Award-Winning Musician Guy Davis Brings the Blues to White Mountain

On Friday, February 7, 2020, The White Mountain School proudly welcomed internationally-acclaimed blues musician, Guy Davis, to campus. Davis both hosted a private workshop on stage presence with students, as well as an evening public performance, which, despite some of the heaviest winter weather of the season, was well-attended by area residents.

Davis’ visit was arranged as part of White Mountain’s Cultural Event Series, which aims to connect White Mountain students and the community at large with rich cultural and performing arts productions. The Cultural Event Series also aims to support White Mountain’s broader commitment to equity and inclusion by featuring artists from diverse cultural and musical backgrounds. At the workshop, Davis led students through several interactive exercises designed to help them shed their inhibitions around performing publicly, discussed his journey in finding his identity on stage, as well as other tales from his exciting career, and played a few of his songs campfire-style with only a harmonica. In the evening, Davis played both classics from his extensive catalog of music and previewed several unreleased songs that will appear on future albums.

Guy Davis has spent his musical life carrying his message of the blues around the world, from the Equator to the Arctic Circle, earning him the title “An Ambassador of the Blues.” The son of Ruby Dee and Ossie Davis, Guy fell under the spell of blues icons like Blind Willie McTell and Fats Waller at an early age. His one-man play, “The Adventures of Fishy Waters: In Bed With the Blues,” premiered off-Broadway in the 1990s and has since been released as a double CD. He went on to star off-Broadway as the legendary Robert Johnson in “Robert Johnson: Trick The Devil,” winning the Blues Foundation’s “Keeping the Blues Alive” award. He followed the footsteps of another blues legend when he joined the Broadway production of “Finian’s Rainbow,” playing the part originated by Sonny Terry in 1947.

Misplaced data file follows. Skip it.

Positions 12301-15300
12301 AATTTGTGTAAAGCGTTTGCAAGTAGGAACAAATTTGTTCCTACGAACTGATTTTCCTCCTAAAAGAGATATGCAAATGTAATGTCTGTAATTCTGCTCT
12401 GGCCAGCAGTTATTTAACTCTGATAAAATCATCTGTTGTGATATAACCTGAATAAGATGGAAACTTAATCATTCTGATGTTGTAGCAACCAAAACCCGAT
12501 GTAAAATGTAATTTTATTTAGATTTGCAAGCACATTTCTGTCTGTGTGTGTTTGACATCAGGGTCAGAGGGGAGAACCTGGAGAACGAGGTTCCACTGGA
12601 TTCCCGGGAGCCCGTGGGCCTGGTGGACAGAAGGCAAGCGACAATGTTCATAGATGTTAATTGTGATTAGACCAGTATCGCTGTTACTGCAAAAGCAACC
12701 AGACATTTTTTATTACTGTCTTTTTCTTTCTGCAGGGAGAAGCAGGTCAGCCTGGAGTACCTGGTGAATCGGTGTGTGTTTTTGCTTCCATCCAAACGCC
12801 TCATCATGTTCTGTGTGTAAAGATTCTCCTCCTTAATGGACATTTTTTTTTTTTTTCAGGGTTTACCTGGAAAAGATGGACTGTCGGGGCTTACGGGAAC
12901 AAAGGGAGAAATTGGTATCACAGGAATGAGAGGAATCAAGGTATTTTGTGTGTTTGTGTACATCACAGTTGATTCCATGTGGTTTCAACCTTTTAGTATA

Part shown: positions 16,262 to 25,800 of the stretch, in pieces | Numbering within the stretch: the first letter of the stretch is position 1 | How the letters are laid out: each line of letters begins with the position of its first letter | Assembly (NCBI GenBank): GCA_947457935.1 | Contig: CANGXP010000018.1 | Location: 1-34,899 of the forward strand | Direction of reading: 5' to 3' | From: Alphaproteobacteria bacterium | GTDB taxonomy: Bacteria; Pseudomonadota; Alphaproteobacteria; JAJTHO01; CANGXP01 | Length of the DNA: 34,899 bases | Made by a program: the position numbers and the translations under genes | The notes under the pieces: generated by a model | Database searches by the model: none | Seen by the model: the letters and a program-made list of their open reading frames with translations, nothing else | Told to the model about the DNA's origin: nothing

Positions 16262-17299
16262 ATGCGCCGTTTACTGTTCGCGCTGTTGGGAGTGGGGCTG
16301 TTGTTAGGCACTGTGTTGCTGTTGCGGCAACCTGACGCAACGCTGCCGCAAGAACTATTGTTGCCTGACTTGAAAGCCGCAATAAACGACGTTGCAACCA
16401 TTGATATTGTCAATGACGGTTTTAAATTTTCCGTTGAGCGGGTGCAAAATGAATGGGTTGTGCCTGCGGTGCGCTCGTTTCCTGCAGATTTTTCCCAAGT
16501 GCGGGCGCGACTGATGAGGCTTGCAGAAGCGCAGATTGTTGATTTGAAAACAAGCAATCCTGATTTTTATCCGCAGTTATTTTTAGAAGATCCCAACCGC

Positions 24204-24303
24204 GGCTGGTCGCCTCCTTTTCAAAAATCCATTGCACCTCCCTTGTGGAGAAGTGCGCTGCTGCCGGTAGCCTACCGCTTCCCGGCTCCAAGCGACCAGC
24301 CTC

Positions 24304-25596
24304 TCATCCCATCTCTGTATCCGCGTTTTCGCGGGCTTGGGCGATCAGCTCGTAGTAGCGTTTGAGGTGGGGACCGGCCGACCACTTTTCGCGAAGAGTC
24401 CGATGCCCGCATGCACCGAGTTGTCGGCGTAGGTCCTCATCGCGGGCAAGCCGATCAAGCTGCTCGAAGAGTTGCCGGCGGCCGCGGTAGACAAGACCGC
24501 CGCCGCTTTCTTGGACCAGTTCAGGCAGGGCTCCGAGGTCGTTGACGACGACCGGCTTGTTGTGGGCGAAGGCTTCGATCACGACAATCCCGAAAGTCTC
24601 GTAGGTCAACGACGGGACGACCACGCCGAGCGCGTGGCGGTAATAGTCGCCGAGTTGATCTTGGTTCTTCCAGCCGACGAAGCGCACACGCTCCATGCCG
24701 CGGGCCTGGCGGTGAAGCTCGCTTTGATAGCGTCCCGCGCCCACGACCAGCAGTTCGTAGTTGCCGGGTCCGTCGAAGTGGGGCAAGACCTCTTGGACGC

In 1995, Davis’ much-praised solo debut, “Stomp Down the Rider” on Red House Records, marked the arrival of a major talent, earning acclaim for his deft acoustic playing, his well-traveled voice, and his literate, yet highly accessible songwriting. He’s barely rested since then, taking his music to television (“Late Night with Conan O’Brien,” the “Late Show with David Letterman”) and radio (“A Prairie Home Companion,” “Mountain Stage,” “World Cafe,” and “E-Town”), as well as performing at theaters and festivals. Along the way, Davis has cut nine critically-acclaimed albums for the Red House label and four for his own label, Smokeydoke Records, and was nominated for nearly a dozen Blues Awards. His parallel careers—as a musician, an author, a music teacher, and a film, television, and Broadway actor—mark Davis as a Renaissance man, yet the blues remain his first and greatest love.

Guy Davis’ performance marked the second of three Cultural Events White Mountain will host during the 2019-2020 academic year. On Friday, April 17, The Dissipated Eight, the oldest a cappella group at Middlebury College, will perform. Additional details about the Dissipated Eight performance will be released closer to the date of the show.

Founded in 1886 and set in the beautiful White Mountains of northern New Hampshire, The White Mountain School is a coeducational college-preparatory boarding and day school for 135 students grades 9-12/PG. Our mission is to be a school of inquiry and engagement. Grounded in an Episcopal heritage, White Mountain prepares and inspires students to lead lives of curiosity, courage, and compassion.

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